In terms of funding for addressing the actions, partners need to work collaboratively in accessing funding for play and play related initiatives. Work has commenced on this via the financial contributions to play and leisure through Section 106 agreements. There is also opportunity to work closer with schools and communities in addressing play opportunities through low cost/no cost processes.

 

The Play Sufficiency Stakeholder Group will continue to meet on a termly basis to monitor the progress of the Action Plan. The Actions will be updated based on the progress made.

 

 

 

 

 

 

 

 

Signed: ……………………………………………………………

 

 

Date: ……………………………………………………………..


 

 

 Play Sufficiency Action Plan

Name of local authority: Carmarthenshire County Council
 
 Name of person responsible officer: Caryl Alban
 
 Job title: Play Sufficiency Officer
 
 Date of completion: DRAFT submitted to Welsh Government 31st March 2016

Actions to be taken to address the issues / shortcomings recorded in the Play Sufficiency Assessment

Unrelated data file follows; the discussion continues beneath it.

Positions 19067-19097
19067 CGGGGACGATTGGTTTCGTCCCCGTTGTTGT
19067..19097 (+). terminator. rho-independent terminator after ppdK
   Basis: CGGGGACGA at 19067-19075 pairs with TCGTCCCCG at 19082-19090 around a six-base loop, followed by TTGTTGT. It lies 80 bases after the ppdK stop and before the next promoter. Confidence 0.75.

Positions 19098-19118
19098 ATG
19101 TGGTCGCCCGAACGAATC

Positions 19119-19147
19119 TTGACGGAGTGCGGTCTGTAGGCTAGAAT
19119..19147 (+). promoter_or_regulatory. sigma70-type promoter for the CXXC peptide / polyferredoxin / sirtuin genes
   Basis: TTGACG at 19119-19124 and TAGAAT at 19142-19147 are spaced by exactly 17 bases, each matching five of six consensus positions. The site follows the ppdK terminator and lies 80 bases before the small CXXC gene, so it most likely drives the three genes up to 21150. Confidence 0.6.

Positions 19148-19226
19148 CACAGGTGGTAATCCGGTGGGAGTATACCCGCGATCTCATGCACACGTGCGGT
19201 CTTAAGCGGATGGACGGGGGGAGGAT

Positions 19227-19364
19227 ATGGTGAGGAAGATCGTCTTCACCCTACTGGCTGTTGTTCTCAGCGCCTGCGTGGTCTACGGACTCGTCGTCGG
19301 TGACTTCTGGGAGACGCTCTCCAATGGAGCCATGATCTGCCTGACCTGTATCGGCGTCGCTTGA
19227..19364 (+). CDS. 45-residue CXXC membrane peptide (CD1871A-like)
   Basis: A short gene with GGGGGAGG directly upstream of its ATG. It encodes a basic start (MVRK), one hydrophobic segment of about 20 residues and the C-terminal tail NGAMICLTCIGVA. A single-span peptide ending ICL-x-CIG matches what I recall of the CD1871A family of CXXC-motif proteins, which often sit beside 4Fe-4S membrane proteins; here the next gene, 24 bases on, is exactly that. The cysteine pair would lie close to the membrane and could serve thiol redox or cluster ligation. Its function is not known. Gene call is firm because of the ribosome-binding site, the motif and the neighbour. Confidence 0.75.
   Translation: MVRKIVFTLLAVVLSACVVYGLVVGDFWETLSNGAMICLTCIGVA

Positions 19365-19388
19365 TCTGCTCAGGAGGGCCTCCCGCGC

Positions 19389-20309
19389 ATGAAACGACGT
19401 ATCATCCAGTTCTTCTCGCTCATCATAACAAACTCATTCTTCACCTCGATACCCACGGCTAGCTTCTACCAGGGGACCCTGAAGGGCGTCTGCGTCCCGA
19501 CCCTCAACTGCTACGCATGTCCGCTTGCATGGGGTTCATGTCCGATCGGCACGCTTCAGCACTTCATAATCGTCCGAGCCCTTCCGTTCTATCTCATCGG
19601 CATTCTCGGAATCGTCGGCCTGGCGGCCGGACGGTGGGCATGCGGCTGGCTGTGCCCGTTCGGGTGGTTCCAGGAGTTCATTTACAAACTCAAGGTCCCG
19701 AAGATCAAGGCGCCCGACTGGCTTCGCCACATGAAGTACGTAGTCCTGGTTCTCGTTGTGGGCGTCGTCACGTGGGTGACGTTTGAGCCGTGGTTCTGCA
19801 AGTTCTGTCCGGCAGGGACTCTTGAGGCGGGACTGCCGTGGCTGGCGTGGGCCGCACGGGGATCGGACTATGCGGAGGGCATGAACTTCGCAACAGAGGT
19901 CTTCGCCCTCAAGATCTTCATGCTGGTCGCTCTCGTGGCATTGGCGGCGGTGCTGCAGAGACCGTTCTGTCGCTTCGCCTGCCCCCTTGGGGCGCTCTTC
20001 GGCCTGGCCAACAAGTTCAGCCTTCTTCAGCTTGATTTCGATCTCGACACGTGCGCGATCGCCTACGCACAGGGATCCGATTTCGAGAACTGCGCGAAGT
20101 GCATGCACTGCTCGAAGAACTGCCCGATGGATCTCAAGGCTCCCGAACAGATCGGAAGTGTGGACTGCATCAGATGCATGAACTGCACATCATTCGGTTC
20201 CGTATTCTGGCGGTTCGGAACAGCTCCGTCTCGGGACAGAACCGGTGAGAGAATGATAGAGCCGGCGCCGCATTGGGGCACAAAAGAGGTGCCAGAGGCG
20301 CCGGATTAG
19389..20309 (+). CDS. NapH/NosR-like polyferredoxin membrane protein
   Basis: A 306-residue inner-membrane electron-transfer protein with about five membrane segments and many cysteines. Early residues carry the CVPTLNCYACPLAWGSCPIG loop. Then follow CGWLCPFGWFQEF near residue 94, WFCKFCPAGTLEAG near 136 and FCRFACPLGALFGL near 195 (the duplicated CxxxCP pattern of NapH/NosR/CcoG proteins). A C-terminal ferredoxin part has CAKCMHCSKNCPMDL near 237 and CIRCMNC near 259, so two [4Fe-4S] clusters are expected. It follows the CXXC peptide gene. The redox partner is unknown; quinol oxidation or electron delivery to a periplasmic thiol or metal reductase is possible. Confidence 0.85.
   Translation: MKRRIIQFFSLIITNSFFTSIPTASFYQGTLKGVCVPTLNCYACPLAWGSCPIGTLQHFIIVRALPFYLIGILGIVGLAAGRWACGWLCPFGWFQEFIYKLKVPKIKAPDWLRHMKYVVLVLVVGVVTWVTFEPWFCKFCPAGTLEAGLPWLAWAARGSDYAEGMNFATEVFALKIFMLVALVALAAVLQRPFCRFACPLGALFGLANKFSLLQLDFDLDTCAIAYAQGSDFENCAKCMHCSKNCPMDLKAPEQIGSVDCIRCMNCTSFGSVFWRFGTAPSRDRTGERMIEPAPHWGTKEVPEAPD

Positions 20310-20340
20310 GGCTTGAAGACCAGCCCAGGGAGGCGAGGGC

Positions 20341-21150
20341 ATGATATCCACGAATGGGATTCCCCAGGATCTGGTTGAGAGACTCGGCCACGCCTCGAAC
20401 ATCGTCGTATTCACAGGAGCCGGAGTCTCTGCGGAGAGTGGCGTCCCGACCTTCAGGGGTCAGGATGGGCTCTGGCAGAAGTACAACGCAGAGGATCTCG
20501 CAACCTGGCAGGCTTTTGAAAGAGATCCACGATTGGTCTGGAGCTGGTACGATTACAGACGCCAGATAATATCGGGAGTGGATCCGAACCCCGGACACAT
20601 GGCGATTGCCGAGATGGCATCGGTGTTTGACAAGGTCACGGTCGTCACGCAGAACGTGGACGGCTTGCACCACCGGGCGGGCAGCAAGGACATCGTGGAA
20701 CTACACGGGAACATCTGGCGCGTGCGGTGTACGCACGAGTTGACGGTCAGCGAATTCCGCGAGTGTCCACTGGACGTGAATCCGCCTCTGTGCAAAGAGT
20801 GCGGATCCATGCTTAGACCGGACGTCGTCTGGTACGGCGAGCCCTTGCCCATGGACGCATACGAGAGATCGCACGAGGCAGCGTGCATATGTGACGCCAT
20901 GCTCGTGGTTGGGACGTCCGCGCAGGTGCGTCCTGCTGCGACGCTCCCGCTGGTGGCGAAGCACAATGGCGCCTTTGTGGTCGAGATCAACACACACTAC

Proposed actions for the period of 1st April 2016 – 31st March 2017

(Funding source: funding from Local Authority own budgets and to be included in the Single Integrated Plan).

 

Matter

Priorities

Targets

Milestones

Resources, including costs

Funding source

(new or existing funding streams)

Statutory Guidance-policy framework

 

To adhere to the Statutory Duty and Guidance for assessing, securing and publishing information on Play Opportunities within Carmarthenshire

Develop, implement and monitor yearly Play Sufficiency Action Plans and submit yearly end of year reports to Welsh Government.

 

Complete Play Sufficiency Assessments every 3 years

Yearly Play Sufficiency Action Plans completed and monitored

 

Yearly end of year reviews submitted to Welsh Government

 

Play Sufficiency Assessments submitted to Welsh Government by:

March 31st 2019

March 31st 2021

Play Sufficiency Officer to lead on the work

 

Play Sufficiency Stakeholder Group to implement and monitor the Play Sufficiency Action Plan

NONE     

Matter A:  Population

 

To ensure that up to date demographic information is available when planning for the development of play opportunities

Yearly revision of the demographic information held for the purposes of planning for play     

PLASC information is collected each January

 

Census updates

 

SEN Register updates for planning for play opportunities for disabled children and young people     

 

Family Information and Childcare Officer

 

Play Sufficiency Officer

NONE

Matter B: Providing for diverse needs

 

To address the play needs of children and young people living in rural areas of the county